Students give new shoes to needy

Jif creamy peanut butter, Campbell’s Soup and green beans, all packaged in industrial size containers – these are items the D.C. Central Kitchen receives more than 2,000 pounds each day, but it’s the things the kitchen doesn’t get that it really needs.

When GW Hillel students organized a month of hunger and homelessness awareness projects, they thought not just about the homeless’ stomachs, but also their feet.

Red, black, mocha and cream in pumps, sandals, boots and clogs, more than 200 pairs of the finest and most comfortable Israeli-designed footwear by NOAT were sized and distributed to the recent graduates of D.C. Central Kitchen’s Culinary Arts Job Training Program Sunday.

The 12-week training course prepares students for the workforce with hands-on experience, small class sizes and instruction from visiting chefs. Many of the students need professional attire to obtain jobs, so the shoes are part of their attire that they badly need, said senior and one of the event’s organizers, Meredith Weinberg.

“We are able to give them more dignity with shoes than just giving a donation,” she said. “We felt it was a great way to reward them for their accomplishment and give them something useful.”

With a pair of worn-down black boots that were covered in dried dirt, Rose Blackwell’s eyes opened wide and her smile never left her face as she slid on her new aspen clay footwear.

Forty-four-year-old Rico Hayes said he felt the same.

“This is the most comfortable shoe I’ve ever worn,” she said.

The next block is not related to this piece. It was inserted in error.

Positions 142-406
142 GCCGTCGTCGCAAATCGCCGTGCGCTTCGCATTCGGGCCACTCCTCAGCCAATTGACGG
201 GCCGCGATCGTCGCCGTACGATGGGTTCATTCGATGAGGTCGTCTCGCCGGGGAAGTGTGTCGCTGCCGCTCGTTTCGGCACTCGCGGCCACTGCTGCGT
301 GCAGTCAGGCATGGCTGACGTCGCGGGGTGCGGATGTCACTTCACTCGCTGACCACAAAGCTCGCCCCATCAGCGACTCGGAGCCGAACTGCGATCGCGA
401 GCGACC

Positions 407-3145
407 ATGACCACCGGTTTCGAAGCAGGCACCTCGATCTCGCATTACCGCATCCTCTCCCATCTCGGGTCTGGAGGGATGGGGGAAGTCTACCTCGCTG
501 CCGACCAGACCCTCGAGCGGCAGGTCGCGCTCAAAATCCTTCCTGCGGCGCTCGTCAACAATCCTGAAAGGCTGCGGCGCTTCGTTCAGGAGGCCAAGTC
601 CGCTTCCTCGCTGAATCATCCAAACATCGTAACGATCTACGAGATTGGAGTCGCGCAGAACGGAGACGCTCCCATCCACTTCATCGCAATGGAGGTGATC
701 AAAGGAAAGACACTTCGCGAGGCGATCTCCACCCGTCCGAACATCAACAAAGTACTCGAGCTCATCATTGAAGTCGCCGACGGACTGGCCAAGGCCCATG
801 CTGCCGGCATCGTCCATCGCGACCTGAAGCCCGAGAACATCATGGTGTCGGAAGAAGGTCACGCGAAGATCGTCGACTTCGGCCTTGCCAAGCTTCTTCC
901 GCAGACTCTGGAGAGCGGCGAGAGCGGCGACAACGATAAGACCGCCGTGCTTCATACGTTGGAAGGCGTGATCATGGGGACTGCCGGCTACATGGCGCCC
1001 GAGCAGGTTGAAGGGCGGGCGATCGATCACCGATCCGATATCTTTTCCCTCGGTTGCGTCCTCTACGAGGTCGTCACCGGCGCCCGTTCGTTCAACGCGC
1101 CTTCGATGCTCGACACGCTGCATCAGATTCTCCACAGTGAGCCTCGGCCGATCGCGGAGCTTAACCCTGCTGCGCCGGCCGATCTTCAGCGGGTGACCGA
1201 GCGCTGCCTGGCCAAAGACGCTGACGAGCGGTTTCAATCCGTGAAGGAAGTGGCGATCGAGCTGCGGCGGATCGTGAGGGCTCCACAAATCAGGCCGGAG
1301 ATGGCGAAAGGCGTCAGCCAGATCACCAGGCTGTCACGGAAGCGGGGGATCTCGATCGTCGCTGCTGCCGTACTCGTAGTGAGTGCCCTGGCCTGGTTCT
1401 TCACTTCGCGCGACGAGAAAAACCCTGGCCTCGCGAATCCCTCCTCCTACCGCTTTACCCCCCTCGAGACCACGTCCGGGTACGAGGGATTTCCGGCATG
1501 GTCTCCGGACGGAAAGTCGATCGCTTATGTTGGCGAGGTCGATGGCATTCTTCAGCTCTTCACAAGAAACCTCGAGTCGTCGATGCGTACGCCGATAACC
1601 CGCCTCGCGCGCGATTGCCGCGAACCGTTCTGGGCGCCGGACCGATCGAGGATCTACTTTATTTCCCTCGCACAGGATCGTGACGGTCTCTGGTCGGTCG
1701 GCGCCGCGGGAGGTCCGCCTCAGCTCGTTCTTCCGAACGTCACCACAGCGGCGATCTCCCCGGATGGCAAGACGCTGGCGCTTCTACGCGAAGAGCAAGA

A graduate of the 1999 program, Karen Lewis now operates her own kitchen and came in with her four children to get sized and feel a new pair of leather.

“This program turned my life around,” she said. “If you have the right heart, then this program is for you.”

With more than 25 GW Hillel students sizing, fitting and organizing shoes for the graduates, the first-floor room quickly became a swarm of service.

“I guess we’ll need a bigger store next time,” said Comfort One Shoes President Maurice Breton.

Throughout the month, GW Hillel organized volunteer opportunities with other shelters, made blankets for the homeless and brought in speakers to discuss issues facing the needy.

It culminated into “Fulfill Your Soul,” said Weinberg, encouraging students to connect with other local people and agencies.

President of the D.C. Central Kitchen Robert Egger said he was also thrilled.

“I am extremely grateful for your help, and so are the graduates,” he said. “There are a lot of happy people here. This is how good deeds are done.

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